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The Appalachian

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The Appalachian

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Opinion: Election is a lose-lose no matter who wins

Kevin GriffinThis year’s election, like nearly all elections, is being touted as a great moment of decision between two distinct worldviews. America is being confronted with numerous problems reaching to the deepest roots of our political system.

But it seems as if the seemingly critical choice over who becomes our president makes little difference to many of the most striking problems in America today.

It is truly startling to think of the number of fundamentally important issues at stake in our country that are not affected by who is elected for president, or even for Congress.

Four years of Obama government and yet little has been done to change the state of affairs in the foreign policy and civil liberties arenas.

Obama has been undeniably hawkish as president, from upping the number of U.S. drone strikes to the well-known assassination of Osama Bin-Laden and increases in military spending.

The president also signed the National Defense Authorization Act earlier this year, an act that could pave the way for the indefinite detention of U.S. citizens.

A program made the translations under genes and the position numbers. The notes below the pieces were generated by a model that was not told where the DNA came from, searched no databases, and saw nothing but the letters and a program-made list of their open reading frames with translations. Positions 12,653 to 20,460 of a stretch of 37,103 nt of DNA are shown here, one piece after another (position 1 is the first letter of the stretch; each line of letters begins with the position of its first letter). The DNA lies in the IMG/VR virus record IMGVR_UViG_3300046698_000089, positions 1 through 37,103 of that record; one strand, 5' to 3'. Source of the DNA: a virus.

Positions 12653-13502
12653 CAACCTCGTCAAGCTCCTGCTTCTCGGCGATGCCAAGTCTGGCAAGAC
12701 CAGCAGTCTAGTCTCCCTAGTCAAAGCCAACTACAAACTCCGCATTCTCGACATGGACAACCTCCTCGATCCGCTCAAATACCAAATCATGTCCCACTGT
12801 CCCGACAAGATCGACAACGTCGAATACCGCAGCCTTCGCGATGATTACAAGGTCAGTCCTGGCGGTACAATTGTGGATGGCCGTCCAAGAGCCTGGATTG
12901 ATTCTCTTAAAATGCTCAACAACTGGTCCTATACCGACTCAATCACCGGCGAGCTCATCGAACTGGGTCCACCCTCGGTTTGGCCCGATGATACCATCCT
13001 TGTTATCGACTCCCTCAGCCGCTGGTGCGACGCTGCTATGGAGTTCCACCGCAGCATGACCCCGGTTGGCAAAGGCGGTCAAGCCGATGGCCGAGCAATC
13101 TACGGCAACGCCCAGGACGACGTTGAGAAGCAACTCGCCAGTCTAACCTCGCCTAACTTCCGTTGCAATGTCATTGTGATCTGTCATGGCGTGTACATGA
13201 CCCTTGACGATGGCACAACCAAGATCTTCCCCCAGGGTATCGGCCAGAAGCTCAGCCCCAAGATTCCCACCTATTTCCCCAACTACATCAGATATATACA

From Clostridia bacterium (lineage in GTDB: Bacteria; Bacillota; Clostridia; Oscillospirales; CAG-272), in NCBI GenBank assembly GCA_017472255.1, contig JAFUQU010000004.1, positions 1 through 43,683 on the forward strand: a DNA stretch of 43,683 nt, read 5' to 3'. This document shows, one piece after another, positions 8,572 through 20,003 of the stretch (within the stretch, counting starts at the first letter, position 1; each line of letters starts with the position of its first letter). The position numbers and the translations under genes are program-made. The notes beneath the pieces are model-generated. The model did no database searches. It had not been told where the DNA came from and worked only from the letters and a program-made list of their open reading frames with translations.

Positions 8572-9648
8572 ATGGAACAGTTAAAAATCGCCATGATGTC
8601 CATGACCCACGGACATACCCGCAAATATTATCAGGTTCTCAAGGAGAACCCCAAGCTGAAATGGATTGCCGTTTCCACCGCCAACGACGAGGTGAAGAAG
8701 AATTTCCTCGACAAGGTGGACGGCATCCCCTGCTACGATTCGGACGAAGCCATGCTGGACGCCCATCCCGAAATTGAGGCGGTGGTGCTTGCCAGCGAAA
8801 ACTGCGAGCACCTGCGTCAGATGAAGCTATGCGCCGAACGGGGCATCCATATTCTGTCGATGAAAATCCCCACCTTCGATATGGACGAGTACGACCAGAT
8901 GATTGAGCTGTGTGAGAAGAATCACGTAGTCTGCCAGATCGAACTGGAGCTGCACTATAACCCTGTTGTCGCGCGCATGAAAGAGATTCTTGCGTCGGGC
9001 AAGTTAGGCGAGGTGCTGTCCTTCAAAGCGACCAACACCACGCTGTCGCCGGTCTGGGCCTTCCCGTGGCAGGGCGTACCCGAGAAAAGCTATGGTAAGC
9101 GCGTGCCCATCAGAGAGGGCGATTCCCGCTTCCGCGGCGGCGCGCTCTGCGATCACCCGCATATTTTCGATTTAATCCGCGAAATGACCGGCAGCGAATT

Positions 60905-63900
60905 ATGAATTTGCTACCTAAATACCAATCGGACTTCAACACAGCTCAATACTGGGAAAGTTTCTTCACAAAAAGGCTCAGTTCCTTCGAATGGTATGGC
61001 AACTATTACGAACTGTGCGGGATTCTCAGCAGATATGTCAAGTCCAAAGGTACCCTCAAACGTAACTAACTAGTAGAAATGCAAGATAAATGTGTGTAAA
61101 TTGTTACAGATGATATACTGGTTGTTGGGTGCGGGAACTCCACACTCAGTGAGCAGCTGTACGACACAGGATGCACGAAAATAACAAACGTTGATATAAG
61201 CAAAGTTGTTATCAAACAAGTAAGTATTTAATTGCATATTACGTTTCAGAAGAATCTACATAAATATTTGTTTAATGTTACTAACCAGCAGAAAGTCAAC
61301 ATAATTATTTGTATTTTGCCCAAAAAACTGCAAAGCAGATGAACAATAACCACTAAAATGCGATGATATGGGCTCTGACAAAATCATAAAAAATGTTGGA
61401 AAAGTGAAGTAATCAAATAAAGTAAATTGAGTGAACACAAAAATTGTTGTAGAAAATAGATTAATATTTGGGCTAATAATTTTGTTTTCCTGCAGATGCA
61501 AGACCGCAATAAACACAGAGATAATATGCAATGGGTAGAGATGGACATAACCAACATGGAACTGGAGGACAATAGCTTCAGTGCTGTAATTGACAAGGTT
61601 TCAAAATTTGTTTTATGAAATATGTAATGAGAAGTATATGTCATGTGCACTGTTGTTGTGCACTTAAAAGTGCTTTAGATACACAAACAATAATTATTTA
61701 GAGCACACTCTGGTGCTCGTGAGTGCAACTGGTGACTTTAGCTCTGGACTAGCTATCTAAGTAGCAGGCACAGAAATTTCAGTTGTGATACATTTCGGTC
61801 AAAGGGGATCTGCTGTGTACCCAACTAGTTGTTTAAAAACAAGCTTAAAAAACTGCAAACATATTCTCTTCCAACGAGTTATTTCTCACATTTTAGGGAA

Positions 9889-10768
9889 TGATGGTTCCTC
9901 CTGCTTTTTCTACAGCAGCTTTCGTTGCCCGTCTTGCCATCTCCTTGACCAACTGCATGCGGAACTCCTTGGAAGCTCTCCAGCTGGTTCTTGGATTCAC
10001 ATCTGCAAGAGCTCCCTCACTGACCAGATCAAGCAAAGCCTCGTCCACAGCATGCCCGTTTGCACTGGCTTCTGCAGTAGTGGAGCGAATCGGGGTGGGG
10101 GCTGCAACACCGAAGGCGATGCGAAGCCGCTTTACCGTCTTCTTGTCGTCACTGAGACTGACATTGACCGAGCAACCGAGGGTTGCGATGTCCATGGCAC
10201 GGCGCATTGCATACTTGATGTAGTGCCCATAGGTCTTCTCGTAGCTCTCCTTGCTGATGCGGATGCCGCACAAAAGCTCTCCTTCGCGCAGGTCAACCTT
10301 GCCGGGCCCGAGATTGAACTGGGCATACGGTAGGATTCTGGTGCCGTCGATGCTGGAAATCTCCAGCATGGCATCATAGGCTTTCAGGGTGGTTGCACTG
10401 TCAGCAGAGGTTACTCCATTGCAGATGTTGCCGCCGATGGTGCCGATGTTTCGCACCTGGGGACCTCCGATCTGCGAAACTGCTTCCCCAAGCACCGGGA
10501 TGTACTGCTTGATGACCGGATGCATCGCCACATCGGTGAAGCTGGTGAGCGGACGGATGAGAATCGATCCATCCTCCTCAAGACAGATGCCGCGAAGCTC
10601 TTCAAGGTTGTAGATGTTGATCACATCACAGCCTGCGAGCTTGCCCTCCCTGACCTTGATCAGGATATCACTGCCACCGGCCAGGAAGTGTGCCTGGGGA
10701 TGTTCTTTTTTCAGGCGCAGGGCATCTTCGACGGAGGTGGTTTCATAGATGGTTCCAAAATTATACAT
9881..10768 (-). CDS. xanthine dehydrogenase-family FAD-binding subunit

His lack of action on the situation at Guantanamo Bay is similarly shameful. One could not imagine a Romney presidency bringing substantial reform in these areas, either.

Even in the realm of economy and money, an area provides the starkest differences between the candidates, the chances for significant improvement are dubious.

Both of our major candidates receive large amounts of money from corporations, and corporations have time and time again made it clear they intend to influence the outcome of this election so that their powerful influence is in no way diminished.

President Obama has been careful to not alienate bankers, and reports from this year indicate that Wall Street’s irresponsibility has not noticeably improved.

The nature of his opponent’s relationships to these same financial institutions goes without saying.

What is of critical importance here is the system in which both of these men must participate in, and which both perpetuate to great degrees.

Money and powerful special interests have extensive hold over the whole of our political system. Congress has been a mess for years, unwilling to compromise on important measures, and it only seems that this trend will increase in the future.

All of this is not to say that identical results will be seen with both candidates. In the short term, things like the state of economy and certain domestic issues will be modified by the candidate.

However, the most penetrating questions – those concerning our economic system and campaign finance, the erosion of civil liberties, and our foreign policy — will not be answered.

And neither of the two men who are now proposing to answer them is in any way fit for the job.

Griffin, a freshman journalism major from Madison, is an opinion writer.

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